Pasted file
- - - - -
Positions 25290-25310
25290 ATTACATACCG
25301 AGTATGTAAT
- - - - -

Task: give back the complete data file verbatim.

Positions 25290-25310
25290 ATTACATACCG
25301 AGTATGTAAT